Hot on the heels of Deutsche Bank’s admission that all is not well, Credit Suisse’s announcement last night of a major capital raise was greeted by buying pressure from investors. However, reality punched them in the face this morning as CS releasaed its investor day details and, as Bloomberg reports, is looking to raise up to CHF8 billion (almost 50% larger than Goldman Sachs investor survey suggested). Clearly, CS’ has a much more massive capital shortfall than expected.
As Bloomberg reports,
Credit Suisse Group AG Chief Executive Officer Tidjane Thiam is considering selling stock in an offering that may raise 6 billion francs ($6.2 billion) to 8 billion francs, people with knowledge of the discussions said.
The bank plans to proceed with the sale after presenting a new strategy to investors later this month, said one person, who asked not to be identified because the matter is private. The company hasn’t made a final decision on the amount, the people said.
Thiam, 53, who took over from Brady Dougan in July, will present a strategy update on Oct. 21. He is under pressure to raise capital as Swiss regulators are looking to toughen requirements designed to shield the system from future financial crises. Thiam has said he plans to allocate more resources to wealth management and strengthen the bank’s position in Asia, while scaling back the investment bank, mirroring an approach of UBS Group AG.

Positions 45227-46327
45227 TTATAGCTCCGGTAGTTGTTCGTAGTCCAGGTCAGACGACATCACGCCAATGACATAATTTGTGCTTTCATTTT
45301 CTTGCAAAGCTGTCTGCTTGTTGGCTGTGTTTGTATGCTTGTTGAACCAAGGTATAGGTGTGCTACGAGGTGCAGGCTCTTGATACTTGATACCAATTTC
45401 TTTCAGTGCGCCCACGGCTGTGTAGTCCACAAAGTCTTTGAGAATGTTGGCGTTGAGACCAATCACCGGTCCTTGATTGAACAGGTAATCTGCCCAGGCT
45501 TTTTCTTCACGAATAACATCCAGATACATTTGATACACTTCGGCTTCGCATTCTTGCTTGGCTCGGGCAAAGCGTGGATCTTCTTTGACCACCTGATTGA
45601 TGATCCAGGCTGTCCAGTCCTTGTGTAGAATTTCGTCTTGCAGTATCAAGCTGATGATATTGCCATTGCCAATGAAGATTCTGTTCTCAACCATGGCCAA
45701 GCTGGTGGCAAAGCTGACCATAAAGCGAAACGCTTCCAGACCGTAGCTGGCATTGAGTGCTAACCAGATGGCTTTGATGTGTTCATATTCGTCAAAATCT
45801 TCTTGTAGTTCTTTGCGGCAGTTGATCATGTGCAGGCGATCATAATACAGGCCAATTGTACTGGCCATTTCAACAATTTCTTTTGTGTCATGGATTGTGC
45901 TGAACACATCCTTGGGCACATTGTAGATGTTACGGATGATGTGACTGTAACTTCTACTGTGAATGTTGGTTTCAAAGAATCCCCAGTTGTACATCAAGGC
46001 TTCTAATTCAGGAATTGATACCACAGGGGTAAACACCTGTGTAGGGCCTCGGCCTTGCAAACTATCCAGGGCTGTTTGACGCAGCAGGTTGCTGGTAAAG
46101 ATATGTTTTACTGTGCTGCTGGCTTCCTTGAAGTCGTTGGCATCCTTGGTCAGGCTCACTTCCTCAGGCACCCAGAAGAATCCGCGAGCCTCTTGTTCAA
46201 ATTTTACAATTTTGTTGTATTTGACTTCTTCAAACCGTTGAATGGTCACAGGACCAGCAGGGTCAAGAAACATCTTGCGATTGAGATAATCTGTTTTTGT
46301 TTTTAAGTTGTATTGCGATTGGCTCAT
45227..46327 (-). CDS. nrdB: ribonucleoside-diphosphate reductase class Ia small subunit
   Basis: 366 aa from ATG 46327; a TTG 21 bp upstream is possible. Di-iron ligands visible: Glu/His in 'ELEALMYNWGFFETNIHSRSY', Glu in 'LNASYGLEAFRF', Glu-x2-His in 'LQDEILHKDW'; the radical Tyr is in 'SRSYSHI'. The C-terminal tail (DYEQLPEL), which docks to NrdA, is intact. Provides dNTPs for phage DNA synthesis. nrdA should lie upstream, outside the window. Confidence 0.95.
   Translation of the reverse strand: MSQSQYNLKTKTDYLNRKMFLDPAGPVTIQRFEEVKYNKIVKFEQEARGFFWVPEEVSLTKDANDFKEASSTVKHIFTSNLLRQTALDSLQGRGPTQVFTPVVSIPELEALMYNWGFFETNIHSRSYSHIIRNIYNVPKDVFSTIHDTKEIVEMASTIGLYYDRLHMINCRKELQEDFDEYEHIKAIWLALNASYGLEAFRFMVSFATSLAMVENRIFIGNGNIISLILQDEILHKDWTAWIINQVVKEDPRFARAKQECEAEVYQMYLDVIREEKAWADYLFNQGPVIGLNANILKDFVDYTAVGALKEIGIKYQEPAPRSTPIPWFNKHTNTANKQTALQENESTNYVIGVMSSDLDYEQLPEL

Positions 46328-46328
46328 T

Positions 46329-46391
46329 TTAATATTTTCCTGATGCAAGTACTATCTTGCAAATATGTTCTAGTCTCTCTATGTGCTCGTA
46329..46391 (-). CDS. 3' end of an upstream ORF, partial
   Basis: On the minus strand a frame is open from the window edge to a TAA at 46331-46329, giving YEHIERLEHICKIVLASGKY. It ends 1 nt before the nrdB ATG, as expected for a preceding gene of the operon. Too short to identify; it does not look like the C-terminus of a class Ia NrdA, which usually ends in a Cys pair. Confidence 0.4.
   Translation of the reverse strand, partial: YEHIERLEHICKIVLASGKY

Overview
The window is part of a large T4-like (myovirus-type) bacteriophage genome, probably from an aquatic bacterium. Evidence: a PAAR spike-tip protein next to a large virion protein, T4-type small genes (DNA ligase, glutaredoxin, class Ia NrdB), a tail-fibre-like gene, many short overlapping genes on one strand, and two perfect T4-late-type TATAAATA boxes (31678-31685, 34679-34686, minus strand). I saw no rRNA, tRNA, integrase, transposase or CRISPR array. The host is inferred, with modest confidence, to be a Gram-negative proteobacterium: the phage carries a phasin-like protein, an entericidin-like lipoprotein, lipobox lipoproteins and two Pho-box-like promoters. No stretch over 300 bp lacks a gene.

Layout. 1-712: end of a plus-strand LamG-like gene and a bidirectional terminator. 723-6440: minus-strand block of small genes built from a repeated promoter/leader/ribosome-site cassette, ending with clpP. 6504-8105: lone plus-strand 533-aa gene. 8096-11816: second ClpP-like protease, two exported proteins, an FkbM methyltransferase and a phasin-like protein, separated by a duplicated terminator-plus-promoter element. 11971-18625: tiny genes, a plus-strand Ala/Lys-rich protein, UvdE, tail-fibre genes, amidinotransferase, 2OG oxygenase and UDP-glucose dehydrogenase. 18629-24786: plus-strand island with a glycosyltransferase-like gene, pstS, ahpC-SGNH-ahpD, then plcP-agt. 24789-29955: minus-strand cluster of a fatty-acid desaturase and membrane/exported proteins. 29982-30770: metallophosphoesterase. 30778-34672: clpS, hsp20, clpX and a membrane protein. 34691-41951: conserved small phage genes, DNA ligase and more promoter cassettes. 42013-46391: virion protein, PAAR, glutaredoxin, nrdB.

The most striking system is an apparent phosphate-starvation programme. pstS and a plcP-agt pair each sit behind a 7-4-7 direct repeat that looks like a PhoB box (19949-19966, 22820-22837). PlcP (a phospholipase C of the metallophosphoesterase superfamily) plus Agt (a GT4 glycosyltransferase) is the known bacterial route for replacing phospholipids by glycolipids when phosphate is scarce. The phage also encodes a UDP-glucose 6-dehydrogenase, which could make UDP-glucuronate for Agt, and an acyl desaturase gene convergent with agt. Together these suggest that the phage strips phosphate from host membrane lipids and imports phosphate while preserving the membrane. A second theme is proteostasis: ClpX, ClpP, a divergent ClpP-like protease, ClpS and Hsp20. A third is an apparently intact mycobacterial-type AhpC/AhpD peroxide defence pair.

Investors surveyed by Goldman Sachs Group Inc. on average estimated the bank will raise about 5.4 billion francs, according to a note from Oct. 1. Tougher capital requirements, litigation costs and the future direction of the company will all help determine the extent of any capital increase, UBS analysts Daniele Brupbacher and Mate Nemes said in a note on Friday.
Credit Suisse rose 2.2 percent to 24.10 francs at 5:16 p.m. in Zurich. The shares dropped 3.6 percent on Thursday after the Financial Times reported that the lender is preparing a “substantial” share sale.
“We are conducting a thorough assessment of Credit Suisse’s strategy, evaluating all options for the group, its businesses and its capital usage and requirements,” the bank said in a statement late Thursday. Tobias Plangg, a Zurich-based spokesman for Credit Suisse, declined to comment beyond the statement.
* * *
The reaction was a plunge and limit down halt before algos lifted it back to unch…
As we noted previously, the official narrative is well-known: the bank does not need the funds, it is simply a precaution ahead of new, more stringent capital requirements:
The capital is likely to be used to absorb losses triggered by a faster restructuring of the Swiss group, the people said. But Credit Suisse will also need higher capital ratios to comply with toughening demands from regulators.
The Swiss authorities are expected to announce an increase of minimum capital ratios over the coming months, which could prove more challenging for the bank than its better capitalised local rival, UBS. Credit Suisse’s common equity tier one capital ratio of 10.3 per cent compares with UBS’s 13.5 per cent